Farm Progress

USDA releases plans for regional food business centers

Each center to be led by local lead organization

Joshua Baethge, Policy editor

May 5, 2023

2 Min Read
USDA building
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USDA announced the creation of 12 new regional food business centers tasked with helping producers better navigate federal state and local resources and access new markets. In conjunction with the announcement, the agency also unveiled plans for a $420 million Resilient Food Systems Infrastructure Program to fund new processing and distribution projects.

According to USDA officials, these “innovative” projects will build resilience across the middle of the supply chain while strengthening local and regional food systems. The agency’s Agricultural Marketing Service will partner with states and territories to enact RFSI projects.

“The Biden-Harris administration is committed to transforming our food system to one that offers new market opportunities to small and mid-sized farming operations through a strengthened local and regional food system,” Agriculture Secretary Tom Vilsack said. “The Regional Food Business Centers, along with investments through the Resilient Food Systems Infrastructure Program will create new and expanded local market opportunities which will improve farm income, create good paying jobs and build greater resilience in our overall food system.”

USDA began planning for the regional food business centers last September when it announced a $400 million grant program. Its goal was to create at least six regional centers that would offer local and regional food systems coordination, technical assistance and capacity building services. At the time USDA said the centers would include a national tribal center as well a center along the U.S.-Mexico border, the Mississippi Delta and Appalachia. These regions were identified as communities with high needs and/or limited resources.

“USDA recognizes that local and regional food systems are essential to the overall food supply chain and the new Regional Food Business Centers are the cornerstone of our efforts to support them,” Under Secretary for Marketing and Regulatory Programs Jenny Lester Moffitt said. “The resources and diverse knowledge offered through the Centers will make the opportunities available through dozens of USDA programs more accessible to small and mid-sized producers and food and farm businesses.”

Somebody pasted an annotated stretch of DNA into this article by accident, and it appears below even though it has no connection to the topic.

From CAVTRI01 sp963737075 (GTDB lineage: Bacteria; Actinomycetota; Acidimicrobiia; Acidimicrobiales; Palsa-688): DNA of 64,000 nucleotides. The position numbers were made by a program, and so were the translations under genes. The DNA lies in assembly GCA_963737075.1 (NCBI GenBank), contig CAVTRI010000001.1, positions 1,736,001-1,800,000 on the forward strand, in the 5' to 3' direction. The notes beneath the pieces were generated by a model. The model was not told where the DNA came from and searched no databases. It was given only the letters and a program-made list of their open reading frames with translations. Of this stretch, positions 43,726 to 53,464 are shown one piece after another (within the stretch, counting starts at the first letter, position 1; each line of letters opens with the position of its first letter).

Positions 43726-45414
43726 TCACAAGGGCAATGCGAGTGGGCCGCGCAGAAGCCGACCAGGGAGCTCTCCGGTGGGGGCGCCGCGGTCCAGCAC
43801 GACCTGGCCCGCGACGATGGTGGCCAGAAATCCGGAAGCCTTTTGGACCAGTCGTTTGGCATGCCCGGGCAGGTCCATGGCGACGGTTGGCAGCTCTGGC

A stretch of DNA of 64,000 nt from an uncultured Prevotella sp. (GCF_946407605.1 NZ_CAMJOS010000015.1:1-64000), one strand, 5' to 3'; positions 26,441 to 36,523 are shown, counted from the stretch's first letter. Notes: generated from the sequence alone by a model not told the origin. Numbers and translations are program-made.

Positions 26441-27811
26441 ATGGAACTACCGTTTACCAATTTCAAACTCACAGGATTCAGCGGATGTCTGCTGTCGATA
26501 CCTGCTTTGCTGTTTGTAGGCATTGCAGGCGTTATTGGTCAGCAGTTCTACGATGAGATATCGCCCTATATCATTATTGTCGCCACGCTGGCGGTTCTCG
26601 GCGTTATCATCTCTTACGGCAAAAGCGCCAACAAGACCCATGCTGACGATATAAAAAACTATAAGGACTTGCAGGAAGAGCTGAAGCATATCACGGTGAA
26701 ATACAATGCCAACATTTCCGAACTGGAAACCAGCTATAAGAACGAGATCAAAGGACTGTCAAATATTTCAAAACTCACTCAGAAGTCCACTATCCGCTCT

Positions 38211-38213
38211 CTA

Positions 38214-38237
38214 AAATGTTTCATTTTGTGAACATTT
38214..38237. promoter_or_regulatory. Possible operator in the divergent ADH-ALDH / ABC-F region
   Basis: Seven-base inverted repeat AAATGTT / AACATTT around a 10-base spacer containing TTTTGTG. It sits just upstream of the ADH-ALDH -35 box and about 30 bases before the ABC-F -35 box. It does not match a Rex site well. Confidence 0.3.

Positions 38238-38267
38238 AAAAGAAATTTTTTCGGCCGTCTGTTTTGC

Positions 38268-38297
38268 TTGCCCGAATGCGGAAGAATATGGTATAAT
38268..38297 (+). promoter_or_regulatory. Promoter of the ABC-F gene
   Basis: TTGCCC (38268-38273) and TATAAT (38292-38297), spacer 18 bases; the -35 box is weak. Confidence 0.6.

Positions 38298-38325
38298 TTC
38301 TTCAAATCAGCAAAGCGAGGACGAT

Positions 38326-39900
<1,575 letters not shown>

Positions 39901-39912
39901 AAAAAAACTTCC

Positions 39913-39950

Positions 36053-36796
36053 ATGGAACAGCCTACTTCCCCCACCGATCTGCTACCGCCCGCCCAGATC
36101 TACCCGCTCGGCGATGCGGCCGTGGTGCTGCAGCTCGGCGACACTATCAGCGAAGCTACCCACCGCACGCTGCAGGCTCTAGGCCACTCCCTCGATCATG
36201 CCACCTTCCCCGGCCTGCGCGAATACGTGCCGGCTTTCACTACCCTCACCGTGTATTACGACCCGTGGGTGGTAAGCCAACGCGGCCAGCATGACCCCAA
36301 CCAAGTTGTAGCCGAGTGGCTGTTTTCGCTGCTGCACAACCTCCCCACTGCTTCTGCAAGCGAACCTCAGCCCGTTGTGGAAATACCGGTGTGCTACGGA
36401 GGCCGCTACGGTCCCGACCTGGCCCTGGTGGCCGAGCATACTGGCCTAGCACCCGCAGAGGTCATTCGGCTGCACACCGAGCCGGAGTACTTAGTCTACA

After evaluating applications received between September and November 2022, USDA announced the following 12 regional centers and their lead organizations:

  • Appalachia USDA Regional Food Business Center, Rural Action Inc.

  • Delta USDA Regional Food Business Center, Mississippi Delta Council for Farmworker Opportunities

  • Great Lakes Midwest USDA Regional Food Business Center, Michigan State University

  • Heartland USDA Regional Food Business Center, University of Nebraska

  • National Intertribal Food Business Center, Intertribal Agriculture Council

  • Island and Remote Areas USDA Regional Food Business Center, Hawaii Good Food Alliance

  • North Central USDA Regional Food Business Center, Region Five Development Commission

  • Northeast USDA Regional Food Business Center, NASDA Foundation

  • Northwest and Rocky Mountain USDA Regional Food Business Center, Colorado State University

  • Rio Grande Colonias USDA Regional Food Business Center, Texas A&M AgriLife

  • Southeast USDA Regional Food Business Center, Georgia Minority Outreach Network

  • Southwest USDA Regional Food Business Center, University of California

About the Author(s)

Joshua Baethge

Policy editor, Farm Progress

Joshua Baethge covers a wide range of government issues affecting agriculture. Before joining Farm Progress, he spent 10 years as a news and feature reporter in Texas. During that time, he covered multiple state and local government entities, while also writing about real estate, nightlife, culture and whatever else was the news of the day.

Baethge earned his bachelor’s degree at the University of North Texas. In his free time, he enjoys going to concerts, discovering new restaurants, finding excuses to be outside and traveling as much as possible. He is based in the Dallas area where he lives with his wife and two kids.

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